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What to Expect on Transportation in Obama's Second Term What to Expect on Transportation in Obama's Second Term

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Policy

ELECTION 2012: ISSUES TO WATCH

What to Expect on Transportation in Obama's Second Term

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Transportation Secretary Ray LaHood speaks in front of the under construction Oakland air traffic control tower near the Oakland Airport in Oakland, Calif.,Tuesday, Sept. 13, 2011.(Paul Sakuma/AP)

On transportation, Obama can plan on starting his second term the same way he began his first. Then, as now, the funding crisis for the nation’s highways was a few years off but approaching fast. And policymakers still don’t have a strategy for what to do when the current highway authority expires in 2014.

Last year, Congress and the administration managed to put off the toughest decisions about how to finance the nation’s roads and bridges when they passed a mini-highway bill to keep funding at current levels for two years. (Highway bills traditionally last for five years.)  The problems that befuddled them then have not gone away. The 18.4-cent-per-gallon federal gas tax cannot keep up with the cost of road maintenance, but too many members don’t want to raise it. A five-year measure costs at least $300 billion, a frightening price tag in an age of austerity. Meanwhile, none of the more sophisticated policy ideas for reworking the system—an infrastructure bank, a plan to replace the gas tax with driver payments based on vehicle mileage—has left the starting block.

 

Just as in Obama’s first term, budget troubles have pushed a long-term federal infrastructure plan off everyone’s priority list. Obama barely mentioned infrastructure in his reelection campaign, and when he did, it was to revive a suggestion he made a year earlier to use war savings to pay for short-term investment. Meanwhile, the Transportation Department stands to lose about $1 billion if lawmakers don’t reach a deal to avert the fiscal cliff.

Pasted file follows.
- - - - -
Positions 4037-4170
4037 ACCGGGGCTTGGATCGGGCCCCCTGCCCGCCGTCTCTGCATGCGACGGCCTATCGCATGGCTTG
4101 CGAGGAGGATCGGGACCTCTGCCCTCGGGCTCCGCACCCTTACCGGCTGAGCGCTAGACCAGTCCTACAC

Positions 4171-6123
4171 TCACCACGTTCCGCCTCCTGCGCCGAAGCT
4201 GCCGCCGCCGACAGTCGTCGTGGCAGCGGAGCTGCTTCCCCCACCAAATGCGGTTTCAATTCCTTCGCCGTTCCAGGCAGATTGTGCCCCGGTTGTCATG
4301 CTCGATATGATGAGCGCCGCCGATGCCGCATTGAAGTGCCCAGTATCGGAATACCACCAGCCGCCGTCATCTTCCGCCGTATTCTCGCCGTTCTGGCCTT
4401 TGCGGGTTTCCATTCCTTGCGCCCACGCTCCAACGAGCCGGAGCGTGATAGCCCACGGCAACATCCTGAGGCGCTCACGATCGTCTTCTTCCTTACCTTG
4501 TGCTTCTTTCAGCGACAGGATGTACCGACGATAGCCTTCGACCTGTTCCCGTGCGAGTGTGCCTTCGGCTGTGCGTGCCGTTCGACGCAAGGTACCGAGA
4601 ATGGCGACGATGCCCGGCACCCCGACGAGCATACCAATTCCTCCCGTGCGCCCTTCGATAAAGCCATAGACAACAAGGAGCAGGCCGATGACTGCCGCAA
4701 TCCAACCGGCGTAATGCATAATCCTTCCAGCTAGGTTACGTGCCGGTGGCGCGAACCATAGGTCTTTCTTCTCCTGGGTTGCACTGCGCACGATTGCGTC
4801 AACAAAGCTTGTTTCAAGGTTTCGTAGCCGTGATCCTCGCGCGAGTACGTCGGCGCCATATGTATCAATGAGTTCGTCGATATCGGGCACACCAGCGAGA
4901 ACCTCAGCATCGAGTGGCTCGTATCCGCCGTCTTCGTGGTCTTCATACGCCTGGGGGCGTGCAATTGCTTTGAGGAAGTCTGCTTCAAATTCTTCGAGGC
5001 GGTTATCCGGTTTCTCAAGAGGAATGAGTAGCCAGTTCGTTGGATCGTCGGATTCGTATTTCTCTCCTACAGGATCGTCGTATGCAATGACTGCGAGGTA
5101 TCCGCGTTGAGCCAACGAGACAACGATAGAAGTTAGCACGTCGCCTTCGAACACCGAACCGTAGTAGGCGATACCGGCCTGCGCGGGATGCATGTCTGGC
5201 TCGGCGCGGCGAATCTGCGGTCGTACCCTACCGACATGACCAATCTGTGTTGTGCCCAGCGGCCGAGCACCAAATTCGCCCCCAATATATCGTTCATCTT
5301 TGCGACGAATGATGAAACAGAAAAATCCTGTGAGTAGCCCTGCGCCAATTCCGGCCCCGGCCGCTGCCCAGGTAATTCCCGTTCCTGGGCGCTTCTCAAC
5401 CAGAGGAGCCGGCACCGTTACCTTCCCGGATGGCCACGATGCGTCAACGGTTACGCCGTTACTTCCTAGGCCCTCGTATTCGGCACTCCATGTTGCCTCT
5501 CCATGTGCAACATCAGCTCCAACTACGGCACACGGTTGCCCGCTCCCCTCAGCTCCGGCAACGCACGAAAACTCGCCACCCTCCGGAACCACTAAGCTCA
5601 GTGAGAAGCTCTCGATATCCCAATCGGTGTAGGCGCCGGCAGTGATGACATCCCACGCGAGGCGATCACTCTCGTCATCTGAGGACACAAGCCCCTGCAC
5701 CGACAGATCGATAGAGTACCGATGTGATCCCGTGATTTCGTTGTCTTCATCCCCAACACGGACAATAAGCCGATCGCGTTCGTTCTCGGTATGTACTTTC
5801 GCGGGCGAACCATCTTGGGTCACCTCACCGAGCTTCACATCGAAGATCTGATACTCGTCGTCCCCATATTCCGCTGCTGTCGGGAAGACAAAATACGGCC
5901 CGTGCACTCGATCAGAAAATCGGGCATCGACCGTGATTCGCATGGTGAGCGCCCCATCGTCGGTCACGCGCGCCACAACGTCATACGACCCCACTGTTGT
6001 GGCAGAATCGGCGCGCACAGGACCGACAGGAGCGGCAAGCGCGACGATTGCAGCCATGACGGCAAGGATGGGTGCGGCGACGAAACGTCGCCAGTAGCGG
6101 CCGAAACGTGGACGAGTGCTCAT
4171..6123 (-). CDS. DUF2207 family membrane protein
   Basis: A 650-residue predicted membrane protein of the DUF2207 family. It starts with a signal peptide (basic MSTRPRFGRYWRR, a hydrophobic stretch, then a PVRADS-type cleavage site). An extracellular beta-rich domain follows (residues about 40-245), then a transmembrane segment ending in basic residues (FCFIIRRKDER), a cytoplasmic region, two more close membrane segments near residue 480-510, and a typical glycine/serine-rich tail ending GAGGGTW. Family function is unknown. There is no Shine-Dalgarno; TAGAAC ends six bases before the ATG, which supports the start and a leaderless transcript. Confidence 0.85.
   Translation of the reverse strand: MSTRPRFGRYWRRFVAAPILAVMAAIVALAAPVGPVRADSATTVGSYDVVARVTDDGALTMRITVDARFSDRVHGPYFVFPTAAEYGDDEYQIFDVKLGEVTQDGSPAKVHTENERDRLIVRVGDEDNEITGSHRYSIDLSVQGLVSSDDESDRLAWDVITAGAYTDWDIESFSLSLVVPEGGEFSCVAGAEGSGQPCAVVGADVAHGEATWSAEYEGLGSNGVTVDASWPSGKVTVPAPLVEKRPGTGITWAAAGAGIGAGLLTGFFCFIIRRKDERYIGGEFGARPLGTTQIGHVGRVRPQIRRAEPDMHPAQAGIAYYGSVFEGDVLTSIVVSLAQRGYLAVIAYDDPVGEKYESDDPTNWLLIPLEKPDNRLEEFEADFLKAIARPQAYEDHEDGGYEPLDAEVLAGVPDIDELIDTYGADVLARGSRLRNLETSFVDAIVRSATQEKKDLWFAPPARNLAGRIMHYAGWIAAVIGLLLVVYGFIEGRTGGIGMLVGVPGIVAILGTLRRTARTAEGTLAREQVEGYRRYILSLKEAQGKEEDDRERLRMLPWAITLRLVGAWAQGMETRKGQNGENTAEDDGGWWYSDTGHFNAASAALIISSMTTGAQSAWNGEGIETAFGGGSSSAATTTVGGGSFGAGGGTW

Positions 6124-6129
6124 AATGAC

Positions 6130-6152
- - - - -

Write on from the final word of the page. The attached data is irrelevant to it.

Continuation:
A vocal minority in Congress wants to fund federal highways only through the gas tax, which would involve a 35 percent cut in current funding. The Bipartisan Policy Center issued a report in September predicting that such a cut would increase traffic congestion and decrease transit options in metropolitan regions. States might be able to make up about half of the loss for highways through increased tolls and state taxes, the report said, but they could not count on similar mechanisms to fund transit systems. The mess could alter the public ennui that AAA President Robert Darbelnet bemoaned on National Journal’s transportation experts’ blog. “We’ve all been sounding the alarm on this topic for years now, but the public hasn’t engaged,” he wrote. And it seems unlikely that the next year will bring any more clarity about how to pay for transportation.

 

 

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